About the Child Tax Credit (CTC) and advance payments
Taxpayers are allowed a CTC for each qualifying child. The credit was temporarily expanded and made refundable for 2021 by the American Rescue Plan Act (ARPA). It phases out for taxpayers with adjusted gross incomes (AGIs) over certain thresholds.
Eligible families will receive up to $300 per month for each child under age 6 and up to $250 per month for each child age 6 and older.
The increased credit amount will be reduced (or phased out), for households with modified adjusted gross income (MAGI) above the following thresholds:
- $150,000 for married taxpayers filing jointly and qualifying widows/widower
- $112,500 for heads of household; and
- $75,000 for other taxpayers.
CTC advance payments portal
The advance CTC payments were established under the ARPA. The IRS has stated that "roughly 39 million households — covering 88% of children in the United States — are slated to begin receiving monthly payments without any further action required."
The IRS has launched a new online tool that can help families determine whether they qualify for the CTC and the special monthly advance payments that began on July 15. The interactive tool is called the "Advance Child Tax Credit Eligibility Assistant" and it can be accessed here.
In order to determine if you're eligible for the payments, you'll need to answer a series of questions about yourself and your family members. The tool can be used by anyone, but the IRS states "it may be particularly useful to families who don't normally file a federal tax return and have not yet filed either a 2019 or 2020 tax return."
Using this tool can help these parents decide whether they should take the next step and register for the CTC payments on another new IRS tool unveiled earlier (called the "Non-Filer Sign-Up Tool").
The IRS explained that most families don't need to take any action. Eligible families who already filed, or plan to file, 2019 or 2020 income tax returns shouldn't use the Non-Filer Sign-Up Tool. Once the IRS processes their 2019 or 2020 tax returns, the information will be used to determine eligibility and issue advance payments.
The IRS also launched a "Child Tax Credit Update Portal" that allows parents to view information about payments and lets them opt out of receiving payments if they wish. You can access the portal here. You need to verify your identity in order to use the portal.
It may make more sense for you financially to opt-out of the monthly child credit payments and take the full credit (if eligible) on your 2021 tax return. If so, you would need to opt-out before the monthly deadlines for upcoming payments.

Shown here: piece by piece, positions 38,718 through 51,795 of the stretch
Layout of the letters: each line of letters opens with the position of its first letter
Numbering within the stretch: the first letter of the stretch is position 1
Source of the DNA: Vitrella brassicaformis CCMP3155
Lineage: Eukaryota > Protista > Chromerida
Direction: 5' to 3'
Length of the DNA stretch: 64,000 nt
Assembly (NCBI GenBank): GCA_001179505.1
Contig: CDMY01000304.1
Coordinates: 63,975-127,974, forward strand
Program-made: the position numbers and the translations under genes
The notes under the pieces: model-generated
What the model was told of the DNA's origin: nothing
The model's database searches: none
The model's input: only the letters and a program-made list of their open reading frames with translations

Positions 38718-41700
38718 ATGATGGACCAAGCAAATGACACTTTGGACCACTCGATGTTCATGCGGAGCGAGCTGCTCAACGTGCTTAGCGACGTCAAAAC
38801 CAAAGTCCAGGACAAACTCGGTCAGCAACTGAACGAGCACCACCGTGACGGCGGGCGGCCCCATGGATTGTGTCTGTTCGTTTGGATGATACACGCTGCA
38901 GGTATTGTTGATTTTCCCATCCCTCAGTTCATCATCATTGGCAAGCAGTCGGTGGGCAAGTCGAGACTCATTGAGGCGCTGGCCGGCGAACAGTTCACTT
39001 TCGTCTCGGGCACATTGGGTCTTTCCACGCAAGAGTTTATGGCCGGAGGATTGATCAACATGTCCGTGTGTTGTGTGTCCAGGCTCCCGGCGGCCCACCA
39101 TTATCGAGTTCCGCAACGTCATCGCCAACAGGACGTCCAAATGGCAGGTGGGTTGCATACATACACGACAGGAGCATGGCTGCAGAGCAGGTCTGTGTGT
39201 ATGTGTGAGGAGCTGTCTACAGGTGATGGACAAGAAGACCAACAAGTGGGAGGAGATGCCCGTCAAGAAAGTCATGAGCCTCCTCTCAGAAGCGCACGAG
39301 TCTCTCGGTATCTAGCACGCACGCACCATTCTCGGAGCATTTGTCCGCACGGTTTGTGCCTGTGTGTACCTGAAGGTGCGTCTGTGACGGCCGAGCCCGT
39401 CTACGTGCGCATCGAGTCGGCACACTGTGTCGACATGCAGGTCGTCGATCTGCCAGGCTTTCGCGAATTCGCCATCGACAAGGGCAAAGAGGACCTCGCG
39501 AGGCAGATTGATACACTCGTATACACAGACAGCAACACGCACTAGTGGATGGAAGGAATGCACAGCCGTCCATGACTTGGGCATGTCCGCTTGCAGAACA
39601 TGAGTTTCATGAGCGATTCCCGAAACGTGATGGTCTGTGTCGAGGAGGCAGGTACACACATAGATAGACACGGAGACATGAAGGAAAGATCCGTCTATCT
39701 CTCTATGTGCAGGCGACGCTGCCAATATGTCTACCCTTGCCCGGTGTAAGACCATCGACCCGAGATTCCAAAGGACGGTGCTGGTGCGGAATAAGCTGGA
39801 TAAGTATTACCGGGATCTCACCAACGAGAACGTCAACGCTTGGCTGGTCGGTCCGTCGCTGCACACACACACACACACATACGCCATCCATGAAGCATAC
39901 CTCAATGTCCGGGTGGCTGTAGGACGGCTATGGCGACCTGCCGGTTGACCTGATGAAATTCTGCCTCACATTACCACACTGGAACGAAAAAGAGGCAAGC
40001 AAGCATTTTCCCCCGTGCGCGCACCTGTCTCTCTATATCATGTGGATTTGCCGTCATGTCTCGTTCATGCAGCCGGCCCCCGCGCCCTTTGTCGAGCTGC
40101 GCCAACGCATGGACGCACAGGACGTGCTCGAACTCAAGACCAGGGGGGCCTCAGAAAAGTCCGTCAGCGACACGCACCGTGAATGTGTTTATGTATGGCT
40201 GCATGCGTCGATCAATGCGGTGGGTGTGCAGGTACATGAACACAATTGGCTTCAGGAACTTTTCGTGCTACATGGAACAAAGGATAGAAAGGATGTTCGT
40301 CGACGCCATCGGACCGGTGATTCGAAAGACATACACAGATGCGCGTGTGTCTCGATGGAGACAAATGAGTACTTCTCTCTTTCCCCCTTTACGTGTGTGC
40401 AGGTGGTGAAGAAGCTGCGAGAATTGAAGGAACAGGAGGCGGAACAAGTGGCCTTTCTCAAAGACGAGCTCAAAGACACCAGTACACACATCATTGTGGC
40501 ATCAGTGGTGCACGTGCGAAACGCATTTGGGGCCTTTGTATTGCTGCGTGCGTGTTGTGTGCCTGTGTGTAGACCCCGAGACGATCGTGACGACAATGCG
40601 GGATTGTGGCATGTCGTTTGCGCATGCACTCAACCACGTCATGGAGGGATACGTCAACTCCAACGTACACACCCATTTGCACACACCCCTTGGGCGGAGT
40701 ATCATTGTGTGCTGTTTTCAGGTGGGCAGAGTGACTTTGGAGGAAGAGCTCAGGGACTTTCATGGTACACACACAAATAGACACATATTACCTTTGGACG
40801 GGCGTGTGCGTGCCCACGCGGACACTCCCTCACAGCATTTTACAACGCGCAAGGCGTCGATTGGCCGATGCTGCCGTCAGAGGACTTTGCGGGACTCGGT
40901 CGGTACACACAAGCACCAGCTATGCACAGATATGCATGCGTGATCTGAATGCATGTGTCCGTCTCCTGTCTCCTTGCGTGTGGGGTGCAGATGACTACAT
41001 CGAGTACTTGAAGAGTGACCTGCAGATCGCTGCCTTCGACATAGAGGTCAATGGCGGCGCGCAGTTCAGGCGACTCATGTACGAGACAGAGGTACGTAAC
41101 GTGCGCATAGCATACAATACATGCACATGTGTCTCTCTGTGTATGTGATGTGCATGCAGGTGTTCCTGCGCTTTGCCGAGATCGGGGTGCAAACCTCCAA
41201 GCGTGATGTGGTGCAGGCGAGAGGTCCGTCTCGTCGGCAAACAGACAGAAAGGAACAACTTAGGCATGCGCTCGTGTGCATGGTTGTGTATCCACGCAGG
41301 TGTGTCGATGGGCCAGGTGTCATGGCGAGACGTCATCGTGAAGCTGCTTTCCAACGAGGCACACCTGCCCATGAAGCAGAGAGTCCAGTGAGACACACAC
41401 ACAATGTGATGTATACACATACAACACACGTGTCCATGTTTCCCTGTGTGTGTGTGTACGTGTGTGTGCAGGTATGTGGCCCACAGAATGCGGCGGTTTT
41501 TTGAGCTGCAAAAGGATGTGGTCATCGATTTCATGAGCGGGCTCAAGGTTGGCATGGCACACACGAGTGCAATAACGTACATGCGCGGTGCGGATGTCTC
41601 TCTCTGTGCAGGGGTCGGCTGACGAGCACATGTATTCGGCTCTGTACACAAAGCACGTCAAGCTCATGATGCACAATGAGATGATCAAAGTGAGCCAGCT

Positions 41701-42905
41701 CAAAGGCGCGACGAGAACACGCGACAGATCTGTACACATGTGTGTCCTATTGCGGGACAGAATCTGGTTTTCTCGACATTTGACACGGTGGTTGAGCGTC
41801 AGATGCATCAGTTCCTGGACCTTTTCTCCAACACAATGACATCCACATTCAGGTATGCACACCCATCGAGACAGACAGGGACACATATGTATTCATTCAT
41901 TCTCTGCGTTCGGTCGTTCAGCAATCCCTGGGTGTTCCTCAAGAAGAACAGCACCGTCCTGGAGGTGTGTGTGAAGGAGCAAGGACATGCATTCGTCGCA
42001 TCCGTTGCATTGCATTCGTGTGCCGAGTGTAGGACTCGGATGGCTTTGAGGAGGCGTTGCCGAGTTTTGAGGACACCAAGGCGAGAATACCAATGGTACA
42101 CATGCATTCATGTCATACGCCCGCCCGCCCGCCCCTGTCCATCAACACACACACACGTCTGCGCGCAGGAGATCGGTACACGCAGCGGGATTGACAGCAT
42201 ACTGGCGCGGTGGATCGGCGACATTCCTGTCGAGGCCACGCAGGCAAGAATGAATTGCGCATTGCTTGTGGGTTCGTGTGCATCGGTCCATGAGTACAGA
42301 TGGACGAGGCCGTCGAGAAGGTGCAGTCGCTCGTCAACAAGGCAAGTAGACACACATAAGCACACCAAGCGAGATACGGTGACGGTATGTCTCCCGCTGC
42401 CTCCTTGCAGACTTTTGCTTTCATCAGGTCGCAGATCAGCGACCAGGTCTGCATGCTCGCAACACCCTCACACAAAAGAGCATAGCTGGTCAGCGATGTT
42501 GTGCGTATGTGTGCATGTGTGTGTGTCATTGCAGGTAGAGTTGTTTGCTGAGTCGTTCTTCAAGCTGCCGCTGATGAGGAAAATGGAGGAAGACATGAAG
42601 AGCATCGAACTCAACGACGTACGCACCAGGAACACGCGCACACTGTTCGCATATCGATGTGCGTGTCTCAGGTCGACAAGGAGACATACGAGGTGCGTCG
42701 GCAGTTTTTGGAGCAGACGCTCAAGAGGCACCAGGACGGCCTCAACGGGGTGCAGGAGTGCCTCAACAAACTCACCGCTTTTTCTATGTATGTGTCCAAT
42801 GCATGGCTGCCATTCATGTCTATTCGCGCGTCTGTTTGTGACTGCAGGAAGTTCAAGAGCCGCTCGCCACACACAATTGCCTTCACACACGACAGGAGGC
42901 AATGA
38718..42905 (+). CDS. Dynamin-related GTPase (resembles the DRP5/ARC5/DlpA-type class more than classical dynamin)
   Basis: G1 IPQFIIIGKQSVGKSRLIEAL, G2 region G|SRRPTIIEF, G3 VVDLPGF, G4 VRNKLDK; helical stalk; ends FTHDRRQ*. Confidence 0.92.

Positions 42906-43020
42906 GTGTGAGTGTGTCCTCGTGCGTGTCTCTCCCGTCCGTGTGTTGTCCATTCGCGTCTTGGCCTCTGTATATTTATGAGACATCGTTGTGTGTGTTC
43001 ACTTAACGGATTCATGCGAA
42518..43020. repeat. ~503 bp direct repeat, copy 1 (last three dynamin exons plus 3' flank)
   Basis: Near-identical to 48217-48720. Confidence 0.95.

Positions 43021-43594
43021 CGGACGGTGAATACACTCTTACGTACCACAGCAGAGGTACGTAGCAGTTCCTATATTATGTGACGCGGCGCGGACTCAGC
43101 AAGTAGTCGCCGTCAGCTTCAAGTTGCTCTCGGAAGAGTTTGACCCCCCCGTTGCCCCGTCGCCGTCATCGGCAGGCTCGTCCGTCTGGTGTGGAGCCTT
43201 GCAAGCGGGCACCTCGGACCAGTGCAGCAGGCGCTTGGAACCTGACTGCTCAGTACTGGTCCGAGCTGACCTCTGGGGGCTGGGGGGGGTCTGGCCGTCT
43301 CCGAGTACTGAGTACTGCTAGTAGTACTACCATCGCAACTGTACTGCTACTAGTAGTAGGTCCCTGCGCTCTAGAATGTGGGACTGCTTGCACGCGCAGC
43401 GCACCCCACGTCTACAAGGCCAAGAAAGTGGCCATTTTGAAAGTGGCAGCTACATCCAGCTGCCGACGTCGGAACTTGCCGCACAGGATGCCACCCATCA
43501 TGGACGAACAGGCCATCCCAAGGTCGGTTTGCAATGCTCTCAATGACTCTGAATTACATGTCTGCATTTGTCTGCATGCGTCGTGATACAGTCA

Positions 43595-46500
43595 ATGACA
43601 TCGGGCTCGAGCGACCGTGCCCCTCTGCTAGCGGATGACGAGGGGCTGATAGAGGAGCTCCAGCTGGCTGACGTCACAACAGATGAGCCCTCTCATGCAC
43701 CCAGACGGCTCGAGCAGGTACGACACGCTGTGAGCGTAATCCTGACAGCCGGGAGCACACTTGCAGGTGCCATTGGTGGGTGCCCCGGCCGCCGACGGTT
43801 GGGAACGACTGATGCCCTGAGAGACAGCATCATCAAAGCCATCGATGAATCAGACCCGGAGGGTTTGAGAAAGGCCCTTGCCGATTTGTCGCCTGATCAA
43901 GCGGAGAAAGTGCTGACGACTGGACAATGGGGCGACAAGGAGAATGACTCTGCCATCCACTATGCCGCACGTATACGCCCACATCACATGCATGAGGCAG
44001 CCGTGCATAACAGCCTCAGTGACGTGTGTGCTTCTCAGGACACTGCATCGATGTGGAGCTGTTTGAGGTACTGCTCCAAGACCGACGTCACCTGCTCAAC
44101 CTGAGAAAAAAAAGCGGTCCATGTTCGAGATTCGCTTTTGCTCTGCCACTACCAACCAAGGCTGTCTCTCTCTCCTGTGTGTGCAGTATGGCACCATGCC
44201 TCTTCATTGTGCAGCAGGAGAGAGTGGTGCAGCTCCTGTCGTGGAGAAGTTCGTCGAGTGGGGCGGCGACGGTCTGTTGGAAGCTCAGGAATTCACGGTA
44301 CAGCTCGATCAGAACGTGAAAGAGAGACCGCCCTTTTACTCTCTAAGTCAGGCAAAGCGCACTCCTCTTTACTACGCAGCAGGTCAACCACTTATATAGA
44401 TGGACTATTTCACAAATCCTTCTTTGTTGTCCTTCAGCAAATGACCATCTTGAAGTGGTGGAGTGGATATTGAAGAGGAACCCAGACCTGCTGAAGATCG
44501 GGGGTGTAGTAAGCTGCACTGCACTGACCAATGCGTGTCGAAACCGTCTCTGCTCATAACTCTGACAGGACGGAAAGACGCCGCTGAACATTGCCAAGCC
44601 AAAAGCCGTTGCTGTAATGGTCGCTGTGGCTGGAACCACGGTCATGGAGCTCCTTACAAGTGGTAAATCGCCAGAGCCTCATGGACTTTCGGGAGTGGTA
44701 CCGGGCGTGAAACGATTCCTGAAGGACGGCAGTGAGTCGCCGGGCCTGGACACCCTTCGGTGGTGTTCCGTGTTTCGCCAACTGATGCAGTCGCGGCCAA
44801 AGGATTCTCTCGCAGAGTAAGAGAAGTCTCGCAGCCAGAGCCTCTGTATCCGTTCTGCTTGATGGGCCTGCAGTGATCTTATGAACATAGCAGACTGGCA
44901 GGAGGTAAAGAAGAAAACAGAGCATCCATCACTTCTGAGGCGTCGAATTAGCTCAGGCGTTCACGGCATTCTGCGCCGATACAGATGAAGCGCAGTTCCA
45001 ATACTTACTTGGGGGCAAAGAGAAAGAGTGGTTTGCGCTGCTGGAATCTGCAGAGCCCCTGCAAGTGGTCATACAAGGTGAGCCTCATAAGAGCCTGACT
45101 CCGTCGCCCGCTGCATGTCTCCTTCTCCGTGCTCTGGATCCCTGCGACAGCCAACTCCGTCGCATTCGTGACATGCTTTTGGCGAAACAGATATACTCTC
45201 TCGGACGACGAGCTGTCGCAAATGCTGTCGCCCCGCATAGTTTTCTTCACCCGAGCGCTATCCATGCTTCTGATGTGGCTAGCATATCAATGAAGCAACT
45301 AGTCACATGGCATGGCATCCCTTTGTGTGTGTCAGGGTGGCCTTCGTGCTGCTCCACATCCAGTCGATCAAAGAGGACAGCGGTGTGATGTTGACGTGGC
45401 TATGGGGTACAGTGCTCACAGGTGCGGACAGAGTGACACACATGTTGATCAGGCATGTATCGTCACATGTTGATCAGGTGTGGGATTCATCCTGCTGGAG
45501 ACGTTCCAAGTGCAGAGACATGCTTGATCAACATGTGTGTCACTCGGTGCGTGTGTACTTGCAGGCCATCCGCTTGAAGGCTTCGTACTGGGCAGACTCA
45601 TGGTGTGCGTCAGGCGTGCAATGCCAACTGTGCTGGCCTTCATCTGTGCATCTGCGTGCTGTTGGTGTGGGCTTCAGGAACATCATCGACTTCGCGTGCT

Who Is a Qualifying Child?
For 2021, a qualifying child is defined as one who is under the age of 18, and a child whom the taxpayer can claim as a dependent (in other words, a child related to the taxpayer who generally lived with the taxpayer for at least six months during the year). The child must also be a U.S. citizen or national, or a U.S. resident.
The ARPA increased the maximum CTC — for 2021 only — to $3,600 for children under age 6 and to $3,000 per child for children ages 6 to 17, provided their parents' income is below a certain threshold.
Under prior law, the maximum annual CTC for 2018 through 2025 was $2,000 per qualifying child but the income thresholds were higher and some of the qualification rules were different.
Under the ARPA, the IRS was required to establish a program to make periodic advance payments that in total equal 50% of the IRS's estimate of an eligible taxpayer's 2021 CTC. These payments are to be made during the period July 2021 through December 2021.
The payments began on July 15, 2021 and will be made on the 15th of each month, unless the 15th falls on a weekend or holiday.
Recipients will receive the monthly payments through direct deposit, paper check or debit cards. The IRS explained that it is committed to maximizing the use of direct deposit. The tax agency also warned families to watch out for scams related to the CTC payments and the Economic Impact Payments the IRS is sending out to help mitigate the financial effects of the COVID-19 pandemic. The IRS stated that "The only way to get either of these benefits is by either filing a tax return with the IRS or registering online" at IRS.gov, and that "Any other option is a scam."
Higher-Income Parents May Get a Lower Credit
If your income is too high to receive the advance CTC payments, you may still qualify to claim the $2,000 CTC on your tax return for 2021. The rules are complex. For more information, see this article "Big Changes to the Child Tax Credit for 2021."
Please contact us with any questions you may have.